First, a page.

Title: The Seventh Flower
Author: Ingela Bohm
Publisher: Dreamspinner Press
Release Date: February 8th 2017
Genre(s): Contemporary, Holiday
Page Count: 76
Reviewed by: Ana
Heat Level: 3 flames out of 5
Rating: 2.75 stars out of 5
Christer is too old to believe in fairy tales. He’s not the kind of guy to pick the proverbial seven flowers on Midsummer’s Eve so he can dream of who he will marry, and he certainly isn’t the type to fall for someone he’s just met. Especially not a womanizing blogger named Henrik.
Besides, Christer’s previous marriage didn’t end with a happily ever after. Therefore, he has no interest in gifting his heart to someone who lives five hundred miles away and probably isn’t even gay. His family is right: it’s time he grew up and stopped dreaming.
But Midsummer’s Eve in Sweden is a magical night, and Henrik won’t stop flirting. As the midnight sun shines down on the misty woods, maybe there’s room for one last dream.
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This was a little sad to read. By the description of the book, I was expecting a magical story and I was underwhelmed by the sad one it turn out to be.
I liked the description of Midsummer’s Eve, something I’ve never heard of, but I was very intrigued by it and went searching for some information about it. Also the picking of the proverbial seven flowers was one of the things I enjoyed the most about the book.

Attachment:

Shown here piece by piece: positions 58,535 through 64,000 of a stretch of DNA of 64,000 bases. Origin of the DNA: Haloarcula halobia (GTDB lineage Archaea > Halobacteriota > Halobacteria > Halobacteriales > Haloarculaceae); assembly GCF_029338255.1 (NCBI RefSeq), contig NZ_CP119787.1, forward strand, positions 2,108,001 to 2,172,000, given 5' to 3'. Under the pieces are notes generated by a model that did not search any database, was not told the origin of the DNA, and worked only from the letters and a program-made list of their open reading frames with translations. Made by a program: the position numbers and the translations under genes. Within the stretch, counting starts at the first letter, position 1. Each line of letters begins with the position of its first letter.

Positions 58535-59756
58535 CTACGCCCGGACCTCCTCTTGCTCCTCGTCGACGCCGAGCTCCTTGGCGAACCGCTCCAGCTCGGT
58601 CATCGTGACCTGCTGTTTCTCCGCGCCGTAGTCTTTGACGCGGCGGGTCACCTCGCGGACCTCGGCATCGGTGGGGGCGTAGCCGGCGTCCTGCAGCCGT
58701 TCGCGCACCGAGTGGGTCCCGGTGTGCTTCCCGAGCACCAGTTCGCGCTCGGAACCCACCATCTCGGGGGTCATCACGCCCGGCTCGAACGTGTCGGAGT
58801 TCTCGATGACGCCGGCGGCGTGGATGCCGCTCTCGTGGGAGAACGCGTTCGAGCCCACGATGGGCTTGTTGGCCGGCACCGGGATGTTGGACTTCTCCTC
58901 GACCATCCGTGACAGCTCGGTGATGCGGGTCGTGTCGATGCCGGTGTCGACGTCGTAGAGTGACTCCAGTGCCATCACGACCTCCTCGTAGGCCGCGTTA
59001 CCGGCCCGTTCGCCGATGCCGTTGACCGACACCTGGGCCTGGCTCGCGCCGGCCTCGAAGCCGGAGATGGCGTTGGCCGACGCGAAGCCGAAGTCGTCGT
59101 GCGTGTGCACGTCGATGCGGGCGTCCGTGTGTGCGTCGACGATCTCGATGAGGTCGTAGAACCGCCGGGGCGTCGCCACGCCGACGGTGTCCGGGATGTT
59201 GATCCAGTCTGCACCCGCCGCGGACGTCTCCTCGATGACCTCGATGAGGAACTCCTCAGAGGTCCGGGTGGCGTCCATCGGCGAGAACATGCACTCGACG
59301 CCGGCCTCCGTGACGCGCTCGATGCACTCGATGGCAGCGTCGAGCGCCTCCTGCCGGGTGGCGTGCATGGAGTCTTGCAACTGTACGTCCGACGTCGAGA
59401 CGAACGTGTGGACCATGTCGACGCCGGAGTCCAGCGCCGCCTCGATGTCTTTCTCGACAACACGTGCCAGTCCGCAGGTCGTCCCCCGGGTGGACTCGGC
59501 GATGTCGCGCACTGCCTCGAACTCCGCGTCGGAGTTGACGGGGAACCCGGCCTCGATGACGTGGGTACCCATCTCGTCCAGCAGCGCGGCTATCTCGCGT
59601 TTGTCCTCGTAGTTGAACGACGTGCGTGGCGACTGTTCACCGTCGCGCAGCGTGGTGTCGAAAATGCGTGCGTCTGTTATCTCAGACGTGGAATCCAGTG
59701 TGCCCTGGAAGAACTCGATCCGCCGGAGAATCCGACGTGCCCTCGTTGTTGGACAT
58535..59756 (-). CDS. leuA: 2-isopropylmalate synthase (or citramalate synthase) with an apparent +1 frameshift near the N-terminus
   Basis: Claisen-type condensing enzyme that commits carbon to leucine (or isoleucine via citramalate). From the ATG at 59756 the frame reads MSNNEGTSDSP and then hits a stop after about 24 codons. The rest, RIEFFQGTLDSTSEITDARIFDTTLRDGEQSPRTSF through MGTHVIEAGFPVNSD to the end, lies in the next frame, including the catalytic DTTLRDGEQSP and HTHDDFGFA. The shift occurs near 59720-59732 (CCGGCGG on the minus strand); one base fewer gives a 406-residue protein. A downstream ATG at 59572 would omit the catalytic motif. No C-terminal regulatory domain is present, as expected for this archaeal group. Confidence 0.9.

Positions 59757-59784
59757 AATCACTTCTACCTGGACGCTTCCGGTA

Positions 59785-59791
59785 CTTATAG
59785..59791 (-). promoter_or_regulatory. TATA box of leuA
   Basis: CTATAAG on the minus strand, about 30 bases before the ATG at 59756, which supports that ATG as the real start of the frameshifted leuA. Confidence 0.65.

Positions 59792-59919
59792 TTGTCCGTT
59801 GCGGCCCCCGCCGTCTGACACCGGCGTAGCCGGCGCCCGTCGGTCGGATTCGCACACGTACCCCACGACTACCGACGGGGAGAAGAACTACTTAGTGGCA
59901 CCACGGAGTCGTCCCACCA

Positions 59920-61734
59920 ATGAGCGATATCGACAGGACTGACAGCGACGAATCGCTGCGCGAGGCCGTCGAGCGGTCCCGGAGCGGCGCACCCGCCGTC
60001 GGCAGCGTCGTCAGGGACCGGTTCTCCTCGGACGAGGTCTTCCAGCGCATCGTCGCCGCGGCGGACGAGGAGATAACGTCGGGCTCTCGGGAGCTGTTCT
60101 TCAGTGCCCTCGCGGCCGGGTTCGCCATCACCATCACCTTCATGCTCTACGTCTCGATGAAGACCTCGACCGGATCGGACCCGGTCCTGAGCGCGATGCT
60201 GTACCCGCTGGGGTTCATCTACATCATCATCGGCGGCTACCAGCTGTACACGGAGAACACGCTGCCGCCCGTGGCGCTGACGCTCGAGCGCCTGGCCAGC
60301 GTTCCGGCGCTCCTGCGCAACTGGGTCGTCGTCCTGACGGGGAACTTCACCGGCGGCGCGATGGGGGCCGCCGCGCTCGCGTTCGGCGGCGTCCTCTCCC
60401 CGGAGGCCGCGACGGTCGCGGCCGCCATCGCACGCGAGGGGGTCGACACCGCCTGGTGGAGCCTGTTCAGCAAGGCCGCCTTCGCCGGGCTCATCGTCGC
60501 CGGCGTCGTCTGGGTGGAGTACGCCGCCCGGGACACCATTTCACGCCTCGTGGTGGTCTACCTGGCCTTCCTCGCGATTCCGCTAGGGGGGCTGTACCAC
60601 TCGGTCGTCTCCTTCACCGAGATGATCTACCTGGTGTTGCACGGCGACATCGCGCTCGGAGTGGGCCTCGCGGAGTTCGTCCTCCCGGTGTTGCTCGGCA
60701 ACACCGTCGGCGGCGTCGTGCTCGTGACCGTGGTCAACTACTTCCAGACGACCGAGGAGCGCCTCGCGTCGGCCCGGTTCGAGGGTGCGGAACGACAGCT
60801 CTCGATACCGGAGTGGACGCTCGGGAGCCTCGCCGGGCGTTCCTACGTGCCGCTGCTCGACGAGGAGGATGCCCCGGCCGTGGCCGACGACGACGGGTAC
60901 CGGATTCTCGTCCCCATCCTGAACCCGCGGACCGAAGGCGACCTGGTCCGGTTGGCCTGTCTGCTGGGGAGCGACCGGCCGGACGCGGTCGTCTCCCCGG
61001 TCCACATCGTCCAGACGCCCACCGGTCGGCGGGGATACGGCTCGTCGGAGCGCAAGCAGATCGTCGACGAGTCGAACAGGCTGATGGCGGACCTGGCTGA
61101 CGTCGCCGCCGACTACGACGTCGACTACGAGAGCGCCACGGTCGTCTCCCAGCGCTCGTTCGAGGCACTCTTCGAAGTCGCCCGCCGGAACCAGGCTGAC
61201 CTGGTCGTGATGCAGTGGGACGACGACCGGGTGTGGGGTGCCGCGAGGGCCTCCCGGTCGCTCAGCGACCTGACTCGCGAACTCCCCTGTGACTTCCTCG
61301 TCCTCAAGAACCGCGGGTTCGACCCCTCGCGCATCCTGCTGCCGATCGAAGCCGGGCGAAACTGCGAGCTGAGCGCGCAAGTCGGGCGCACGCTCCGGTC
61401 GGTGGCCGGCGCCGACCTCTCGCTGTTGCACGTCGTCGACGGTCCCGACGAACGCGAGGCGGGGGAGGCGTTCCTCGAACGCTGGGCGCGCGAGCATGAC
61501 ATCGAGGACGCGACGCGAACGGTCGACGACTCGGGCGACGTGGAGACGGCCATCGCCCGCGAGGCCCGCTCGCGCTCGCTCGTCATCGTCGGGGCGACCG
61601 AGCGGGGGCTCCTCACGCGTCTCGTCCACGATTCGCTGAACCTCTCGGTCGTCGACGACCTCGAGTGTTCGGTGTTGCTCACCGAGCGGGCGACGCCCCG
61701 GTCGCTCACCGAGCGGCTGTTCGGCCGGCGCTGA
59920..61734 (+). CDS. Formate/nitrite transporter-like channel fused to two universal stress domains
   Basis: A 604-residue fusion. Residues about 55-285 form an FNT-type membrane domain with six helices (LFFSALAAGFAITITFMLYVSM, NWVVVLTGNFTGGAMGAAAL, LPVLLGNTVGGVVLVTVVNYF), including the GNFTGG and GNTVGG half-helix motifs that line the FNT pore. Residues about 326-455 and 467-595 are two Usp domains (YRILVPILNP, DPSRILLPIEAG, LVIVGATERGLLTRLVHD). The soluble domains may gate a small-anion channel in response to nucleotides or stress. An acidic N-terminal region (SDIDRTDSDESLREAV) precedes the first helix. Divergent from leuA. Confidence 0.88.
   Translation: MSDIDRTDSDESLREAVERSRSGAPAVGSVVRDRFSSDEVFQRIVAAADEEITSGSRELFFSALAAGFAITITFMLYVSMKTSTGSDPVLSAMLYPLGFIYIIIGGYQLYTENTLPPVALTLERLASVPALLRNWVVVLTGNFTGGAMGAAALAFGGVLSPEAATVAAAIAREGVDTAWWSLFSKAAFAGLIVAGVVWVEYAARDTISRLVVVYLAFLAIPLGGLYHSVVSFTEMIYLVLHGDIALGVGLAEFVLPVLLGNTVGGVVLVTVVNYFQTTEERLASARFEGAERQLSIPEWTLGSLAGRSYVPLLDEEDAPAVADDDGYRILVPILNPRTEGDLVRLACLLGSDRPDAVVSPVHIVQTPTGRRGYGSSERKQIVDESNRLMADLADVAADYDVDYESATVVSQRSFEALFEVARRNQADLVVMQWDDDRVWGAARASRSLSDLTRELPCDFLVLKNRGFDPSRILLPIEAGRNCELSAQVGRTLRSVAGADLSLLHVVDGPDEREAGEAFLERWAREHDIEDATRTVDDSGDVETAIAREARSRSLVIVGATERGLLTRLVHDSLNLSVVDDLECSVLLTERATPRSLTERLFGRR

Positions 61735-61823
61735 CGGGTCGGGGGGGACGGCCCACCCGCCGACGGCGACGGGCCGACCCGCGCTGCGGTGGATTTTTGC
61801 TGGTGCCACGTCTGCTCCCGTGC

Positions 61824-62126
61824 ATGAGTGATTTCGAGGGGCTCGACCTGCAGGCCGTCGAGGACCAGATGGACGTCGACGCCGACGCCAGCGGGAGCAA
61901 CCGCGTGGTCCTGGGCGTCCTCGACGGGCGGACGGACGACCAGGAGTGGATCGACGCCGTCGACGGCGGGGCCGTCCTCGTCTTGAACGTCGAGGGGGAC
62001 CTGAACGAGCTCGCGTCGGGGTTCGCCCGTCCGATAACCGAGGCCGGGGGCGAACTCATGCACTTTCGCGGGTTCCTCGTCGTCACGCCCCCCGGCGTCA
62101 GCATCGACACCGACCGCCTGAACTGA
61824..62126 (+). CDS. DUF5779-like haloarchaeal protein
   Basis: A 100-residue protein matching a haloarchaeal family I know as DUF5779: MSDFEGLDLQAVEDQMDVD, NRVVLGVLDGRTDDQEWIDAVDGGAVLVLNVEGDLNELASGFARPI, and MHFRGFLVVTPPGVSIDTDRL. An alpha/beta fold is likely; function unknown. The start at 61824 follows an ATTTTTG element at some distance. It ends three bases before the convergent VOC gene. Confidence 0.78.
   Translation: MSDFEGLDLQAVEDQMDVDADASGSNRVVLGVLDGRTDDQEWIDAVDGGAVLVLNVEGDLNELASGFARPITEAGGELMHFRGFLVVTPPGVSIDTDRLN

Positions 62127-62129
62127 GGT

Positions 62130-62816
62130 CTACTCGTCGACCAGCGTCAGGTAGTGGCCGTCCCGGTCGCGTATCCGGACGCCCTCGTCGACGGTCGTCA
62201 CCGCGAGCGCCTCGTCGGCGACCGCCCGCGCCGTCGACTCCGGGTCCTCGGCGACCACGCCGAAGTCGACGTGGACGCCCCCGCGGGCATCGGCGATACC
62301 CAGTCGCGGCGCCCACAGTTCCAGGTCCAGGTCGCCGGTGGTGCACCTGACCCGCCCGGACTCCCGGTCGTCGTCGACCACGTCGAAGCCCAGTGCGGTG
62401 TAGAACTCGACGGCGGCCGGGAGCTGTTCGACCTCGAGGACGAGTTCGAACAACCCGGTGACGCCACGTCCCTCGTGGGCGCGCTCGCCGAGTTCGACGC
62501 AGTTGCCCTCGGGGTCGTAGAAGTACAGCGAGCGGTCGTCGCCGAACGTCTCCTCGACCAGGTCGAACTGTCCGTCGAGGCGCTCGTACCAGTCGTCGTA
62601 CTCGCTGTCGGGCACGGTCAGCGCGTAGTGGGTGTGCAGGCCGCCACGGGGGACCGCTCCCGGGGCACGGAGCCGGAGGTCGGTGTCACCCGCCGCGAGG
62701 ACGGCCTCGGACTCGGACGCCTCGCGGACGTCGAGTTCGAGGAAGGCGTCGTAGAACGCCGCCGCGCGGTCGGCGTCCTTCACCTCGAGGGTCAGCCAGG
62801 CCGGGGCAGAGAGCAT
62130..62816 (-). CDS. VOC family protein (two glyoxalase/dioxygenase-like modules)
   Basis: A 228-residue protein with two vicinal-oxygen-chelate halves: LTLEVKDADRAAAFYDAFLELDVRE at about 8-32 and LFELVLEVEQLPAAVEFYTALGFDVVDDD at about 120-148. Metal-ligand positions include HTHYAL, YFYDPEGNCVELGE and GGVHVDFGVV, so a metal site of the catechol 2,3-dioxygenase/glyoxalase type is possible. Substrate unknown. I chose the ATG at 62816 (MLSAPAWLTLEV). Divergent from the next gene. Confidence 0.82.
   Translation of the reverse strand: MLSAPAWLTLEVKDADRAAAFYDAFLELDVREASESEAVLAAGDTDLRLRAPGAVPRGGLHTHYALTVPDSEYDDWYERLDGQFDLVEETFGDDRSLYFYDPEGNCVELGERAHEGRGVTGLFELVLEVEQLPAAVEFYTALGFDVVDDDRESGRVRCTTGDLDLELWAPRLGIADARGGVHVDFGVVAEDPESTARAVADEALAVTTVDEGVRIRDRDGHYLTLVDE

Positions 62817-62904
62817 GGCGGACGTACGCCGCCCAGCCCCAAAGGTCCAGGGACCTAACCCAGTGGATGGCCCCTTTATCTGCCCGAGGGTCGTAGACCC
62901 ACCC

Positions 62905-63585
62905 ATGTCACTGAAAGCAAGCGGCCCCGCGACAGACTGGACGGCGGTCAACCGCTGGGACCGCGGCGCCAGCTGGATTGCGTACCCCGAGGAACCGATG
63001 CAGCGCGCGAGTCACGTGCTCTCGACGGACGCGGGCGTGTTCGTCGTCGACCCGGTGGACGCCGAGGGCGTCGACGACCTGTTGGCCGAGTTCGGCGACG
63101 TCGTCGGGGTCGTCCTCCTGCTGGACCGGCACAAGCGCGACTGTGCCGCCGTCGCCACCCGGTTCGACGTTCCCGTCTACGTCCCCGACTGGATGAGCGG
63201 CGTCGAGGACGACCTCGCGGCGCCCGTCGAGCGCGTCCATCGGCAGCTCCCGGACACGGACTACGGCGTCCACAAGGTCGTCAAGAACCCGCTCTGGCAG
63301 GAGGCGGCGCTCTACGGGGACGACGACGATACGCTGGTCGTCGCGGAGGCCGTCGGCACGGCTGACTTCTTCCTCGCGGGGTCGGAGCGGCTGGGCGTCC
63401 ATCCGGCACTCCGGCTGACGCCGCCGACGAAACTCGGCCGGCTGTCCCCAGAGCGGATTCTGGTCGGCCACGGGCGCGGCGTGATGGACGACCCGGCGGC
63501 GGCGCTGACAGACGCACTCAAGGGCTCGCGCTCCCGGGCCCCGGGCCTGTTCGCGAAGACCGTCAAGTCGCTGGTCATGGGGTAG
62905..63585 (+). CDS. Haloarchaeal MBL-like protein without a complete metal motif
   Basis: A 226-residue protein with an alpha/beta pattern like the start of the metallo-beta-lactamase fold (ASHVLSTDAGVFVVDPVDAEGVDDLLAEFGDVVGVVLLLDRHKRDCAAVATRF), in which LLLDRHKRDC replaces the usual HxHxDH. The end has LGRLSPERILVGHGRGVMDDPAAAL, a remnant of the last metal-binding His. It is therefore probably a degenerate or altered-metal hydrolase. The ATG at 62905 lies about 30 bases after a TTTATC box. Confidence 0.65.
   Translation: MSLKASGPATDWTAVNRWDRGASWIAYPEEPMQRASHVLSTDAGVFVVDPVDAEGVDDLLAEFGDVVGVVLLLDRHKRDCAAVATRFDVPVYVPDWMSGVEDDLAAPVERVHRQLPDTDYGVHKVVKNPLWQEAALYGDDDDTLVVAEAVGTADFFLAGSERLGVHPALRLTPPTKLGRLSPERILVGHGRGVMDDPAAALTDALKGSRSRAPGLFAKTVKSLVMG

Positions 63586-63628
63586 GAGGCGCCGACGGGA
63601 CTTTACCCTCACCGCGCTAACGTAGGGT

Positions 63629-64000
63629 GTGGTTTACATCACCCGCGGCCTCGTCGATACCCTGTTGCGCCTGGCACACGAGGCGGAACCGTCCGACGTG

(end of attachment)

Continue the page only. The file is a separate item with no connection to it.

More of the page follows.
I was confused at the beginning, I didn’t quite understand what was going on, and sometimes I was wondering if my translation was the problem, which doesn’t happen often, or if the writing was confusing. That was better as I kept reading and it was easier to understand. But I still had a hard time trying to keep my attention through the whole story.
I think the biggest issue I had with the book were the main characters, especially Christer. He seemed too immature for his age, but it still that wasn’t the greatest problem I had with him. The issue was that the self-pity, it was so overwhelming that I just couldn’t see beyond that. I understand where It came from, but it just made the story so melancholic that it was very difficult to feel sympathy for him. It was nice to see flaw characters, but I felt the book center mostly on those flaws and little on trying to create a believable romance.
I have little to say about Henrik, only the fact that I don’t think I got to know him much. I don’t think it was particularly romantic and I didn’t felt he was flirting at all. The ending was nice even though it felt a little rushed.